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What I learned about Direct Marketing

211647945_84ed63ae7c.jpgI had two hours to spare yesterday to make it over to SES just down the road from my office. I was not able to attend any of the sessions so I did a quick loop ’round the trade show floor, met a few folks (including the guy on the left who was looking for a Treo charger), and then skipped out the door to head back to meetings.

On the way out the door, I grabbed a copy of Direct, a trade mag for Direct Marketers. Reading it over lunch today. Here’s what I learned:

1. Your HTML emails going to gmail accounts may be working against you. Not only will gmail block graphics, Google crawls the text & meta data on your email and will serve up text ads that may send your readers on your list to your competition. Bonus Exercise: Check out the ads that get served up next to messages in your Gmail Spam folder for some spam on spam action.

2. Pop up ads are even more hated than door-to-door salesman.

3. Incentivizing new orders with a Click-Per-Action (CPA) campaign could prevent you from ever communicating to your customers via email again.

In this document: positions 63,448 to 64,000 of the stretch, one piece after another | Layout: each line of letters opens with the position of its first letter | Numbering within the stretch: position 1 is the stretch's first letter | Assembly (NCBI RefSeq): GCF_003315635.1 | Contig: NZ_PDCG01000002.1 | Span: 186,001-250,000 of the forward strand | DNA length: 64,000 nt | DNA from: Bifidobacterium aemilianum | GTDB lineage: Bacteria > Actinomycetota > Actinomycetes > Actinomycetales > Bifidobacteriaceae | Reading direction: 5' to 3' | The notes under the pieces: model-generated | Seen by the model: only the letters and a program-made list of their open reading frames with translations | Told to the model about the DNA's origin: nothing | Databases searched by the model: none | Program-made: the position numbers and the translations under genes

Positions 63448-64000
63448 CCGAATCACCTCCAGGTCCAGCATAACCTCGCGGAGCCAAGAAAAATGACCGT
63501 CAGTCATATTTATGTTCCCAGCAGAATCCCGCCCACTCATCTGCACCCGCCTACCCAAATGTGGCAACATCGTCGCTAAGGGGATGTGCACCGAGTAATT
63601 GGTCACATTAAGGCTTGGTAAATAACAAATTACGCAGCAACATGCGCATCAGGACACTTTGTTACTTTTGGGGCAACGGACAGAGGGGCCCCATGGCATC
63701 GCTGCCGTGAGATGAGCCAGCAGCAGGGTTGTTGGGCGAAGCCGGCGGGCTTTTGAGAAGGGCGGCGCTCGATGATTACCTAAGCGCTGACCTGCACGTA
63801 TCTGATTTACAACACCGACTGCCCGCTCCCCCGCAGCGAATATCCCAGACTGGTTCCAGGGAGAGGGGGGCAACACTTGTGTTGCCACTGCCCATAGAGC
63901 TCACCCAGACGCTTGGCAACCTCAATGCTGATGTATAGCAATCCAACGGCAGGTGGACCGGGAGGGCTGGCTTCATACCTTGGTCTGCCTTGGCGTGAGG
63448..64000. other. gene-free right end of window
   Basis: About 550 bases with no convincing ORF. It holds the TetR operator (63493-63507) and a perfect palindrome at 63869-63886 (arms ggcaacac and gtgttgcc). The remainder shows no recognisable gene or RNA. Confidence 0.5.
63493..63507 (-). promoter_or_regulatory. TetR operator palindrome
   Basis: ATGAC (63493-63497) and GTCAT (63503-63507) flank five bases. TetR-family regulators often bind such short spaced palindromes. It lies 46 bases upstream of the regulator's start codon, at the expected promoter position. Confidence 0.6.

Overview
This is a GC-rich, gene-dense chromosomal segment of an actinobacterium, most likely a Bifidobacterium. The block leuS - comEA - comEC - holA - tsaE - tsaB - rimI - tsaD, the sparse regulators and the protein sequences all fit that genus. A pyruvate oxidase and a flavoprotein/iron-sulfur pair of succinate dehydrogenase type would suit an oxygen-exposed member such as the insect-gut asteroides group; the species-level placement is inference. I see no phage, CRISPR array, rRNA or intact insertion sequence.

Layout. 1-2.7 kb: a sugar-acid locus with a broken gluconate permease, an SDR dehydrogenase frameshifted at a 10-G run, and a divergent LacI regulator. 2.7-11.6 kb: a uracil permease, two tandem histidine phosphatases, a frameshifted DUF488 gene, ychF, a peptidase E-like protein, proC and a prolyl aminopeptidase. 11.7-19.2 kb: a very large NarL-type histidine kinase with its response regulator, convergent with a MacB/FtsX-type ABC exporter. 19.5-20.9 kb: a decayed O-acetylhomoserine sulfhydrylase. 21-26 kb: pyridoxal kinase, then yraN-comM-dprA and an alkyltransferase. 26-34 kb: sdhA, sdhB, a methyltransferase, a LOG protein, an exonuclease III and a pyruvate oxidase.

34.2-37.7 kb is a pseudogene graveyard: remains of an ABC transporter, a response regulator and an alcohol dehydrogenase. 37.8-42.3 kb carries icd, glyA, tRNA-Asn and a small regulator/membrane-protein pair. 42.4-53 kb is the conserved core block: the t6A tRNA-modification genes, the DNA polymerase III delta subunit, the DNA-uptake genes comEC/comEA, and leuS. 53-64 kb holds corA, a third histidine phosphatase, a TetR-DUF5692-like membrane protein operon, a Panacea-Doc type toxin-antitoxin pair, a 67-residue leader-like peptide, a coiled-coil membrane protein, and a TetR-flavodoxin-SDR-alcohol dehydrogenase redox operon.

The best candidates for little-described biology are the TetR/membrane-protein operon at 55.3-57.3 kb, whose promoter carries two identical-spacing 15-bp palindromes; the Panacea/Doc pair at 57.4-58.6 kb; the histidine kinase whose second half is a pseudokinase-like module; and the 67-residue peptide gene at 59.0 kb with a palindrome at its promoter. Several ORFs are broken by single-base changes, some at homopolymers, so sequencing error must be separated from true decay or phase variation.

4. It costs $195/M (I think that’s for 1,000) for names of MacWorld readers who have iPods. The total size of the list is almost 40k so you can buy the lot for cool $7,800.

Survey : Employer Trust & Hardware

Monica Whitty, a professor at Queen’s University in Belfast, is conducting research on the amount of control employees have over their work computers and if it varies by country. She’s trying to get 1,000 responses in time for a paper she wants to publish by the end of the year. It takes about 5 minutes, please fill out her online survey. Filling it out prompted me to start up a virus scan just for good measure.

The purpose of this study is to ascertain how individuals in different countries use their work computers and/or laptop computers. It also asks how they protect their work computers and/or laptops from security risks.

I’m looking for individuals 18 years or over and currently live and work (full time/part time or casually) in Australia, the Netherlands, Singapore, the UK, or USA, you are invited to fill out this survey. Only people who use a computer and/or laptop at work are invited to complete this survey (although you don’t need to use one regularly).

A summary of the results will be published from about November 2006 – December 2006 on my website.